This autoethnography examines the juxtaposition of Western and Indigenous ideas of leadership through my lens and experiences as a refugee, student-athlete, a patriarch in a sub-Saharan African culture, and Soldier. I utilized existing literature on leadership perspectives from multiple regions (McManus & Perruci, 2015) to contextualize the study, revealing insights into differences in leader-follower relationship, decision-making, and responsibilities. Although the Western context, specifically the United States, is predominantly individualistic, I highlight the versatility and plurality of its leadership—sports and the military provide the most potent examples. Leaders in the Western context are judged on their leadership role, whereas Indigenous leaders are judged on their actions and every aspect of their life beyond their role. Indigenous Dinka (South Sudan) leadership context reveals unique insights into the role of leaders, followers, context, and culture. Leadership educators and scholars can use the insights to inform leadership development programs, research agendas for immigrant youth in the United States, and youth models of leadership ideas in practice.


western and Indigenous leadership, leadership development, autoethnography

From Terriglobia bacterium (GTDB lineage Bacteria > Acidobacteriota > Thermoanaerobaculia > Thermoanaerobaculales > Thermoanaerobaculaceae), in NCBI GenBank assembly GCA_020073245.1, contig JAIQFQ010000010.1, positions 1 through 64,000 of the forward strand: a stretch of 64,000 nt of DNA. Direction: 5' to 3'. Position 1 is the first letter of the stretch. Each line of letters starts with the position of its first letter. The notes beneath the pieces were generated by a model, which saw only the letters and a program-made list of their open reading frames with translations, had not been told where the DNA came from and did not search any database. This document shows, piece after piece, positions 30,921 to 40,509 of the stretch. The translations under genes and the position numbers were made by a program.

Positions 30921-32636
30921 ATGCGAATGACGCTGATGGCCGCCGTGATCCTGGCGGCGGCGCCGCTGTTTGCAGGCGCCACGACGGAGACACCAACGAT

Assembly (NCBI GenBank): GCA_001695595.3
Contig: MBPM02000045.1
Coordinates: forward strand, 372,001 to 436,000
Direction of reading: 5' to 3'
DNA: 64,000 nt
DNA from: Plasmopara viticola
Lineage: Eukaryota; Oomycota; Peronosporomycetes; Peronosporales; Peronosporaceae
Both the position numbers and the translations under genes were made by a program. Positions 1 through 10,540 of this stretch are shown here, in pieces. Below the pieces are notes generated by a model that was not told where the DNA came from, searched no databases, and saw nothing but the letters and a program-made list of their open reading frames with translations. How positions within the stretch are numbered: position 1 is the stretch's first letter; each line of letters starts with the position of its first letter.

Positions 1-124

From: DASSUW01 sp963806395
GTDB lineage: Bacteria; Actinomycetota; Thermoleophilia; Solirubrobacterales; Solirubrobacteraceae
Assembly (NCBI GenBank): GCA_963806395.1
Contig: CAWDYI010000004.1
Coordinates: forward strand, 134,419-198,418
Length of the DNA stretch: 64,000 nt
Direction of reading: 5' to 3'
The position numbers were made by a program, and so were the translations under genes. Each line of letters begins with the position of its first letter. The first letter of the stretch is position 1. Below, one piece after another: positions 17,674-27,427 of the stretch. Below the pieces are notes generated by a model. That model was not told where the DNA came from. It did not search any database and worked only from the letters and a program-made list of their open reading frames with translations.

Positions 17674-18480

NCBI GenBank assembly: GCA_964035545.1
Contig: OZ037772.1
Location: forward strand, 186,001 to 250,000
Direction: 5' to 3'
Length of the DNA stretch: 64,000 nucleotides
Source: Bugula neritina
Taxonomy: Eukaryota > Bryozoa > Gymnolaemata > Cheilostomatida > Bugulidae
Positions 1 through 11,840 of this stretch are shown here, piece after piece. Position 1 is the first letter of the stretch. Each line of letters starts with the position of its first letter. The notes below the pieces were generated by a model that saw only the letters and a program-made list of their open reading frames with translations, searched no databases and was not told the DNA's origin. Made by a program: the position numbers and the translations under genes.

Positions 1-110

Author Bio(s)

Dau Jok, Ph.D. is the Social and Emotional Learning (SEL) Coordinator for Des Moines Public Schools in Iowa. Jok leads the systemic implementation of SEL and adult SEL professional learning in DMPS, a district of 33,000 students and 60 buildings. A former Division I basketball captain, Jok is a 2021-2 SEL Fellow for the CASEL Fellows Academy, non-profit director, and company commander in the United States Army Reserve. His quest to create inclusive communities of human excellence by humanizing knowledge, leadership, and work is informed by his indigenous Dinka (South Sudan) roots. Jok holds a BA in Philosophy from the University of Pennsylvania, a MSc in Global Leadership from Goldsmiths, University of London, and a Ph.D. in Education from Drake University. His research focuses on Indigenous Knowledge Systems—Indigenous Education and Leadership, emotional intelligence, and African history. Please direct correspondence to dau.jok@drake.edu.


I want to acknowledge the world’s Indigenous communities, especially in Africa, for their humanity, persistence, and contributions to mankind despite the subjugation and oppression by European colonizers. I want to thank Dr. Robyn Cooper, Drake University, for her mentorship, leadership, and support. I want to acknowledge and extend my appreciation for everyone that has influenced and shaped the person I am today.

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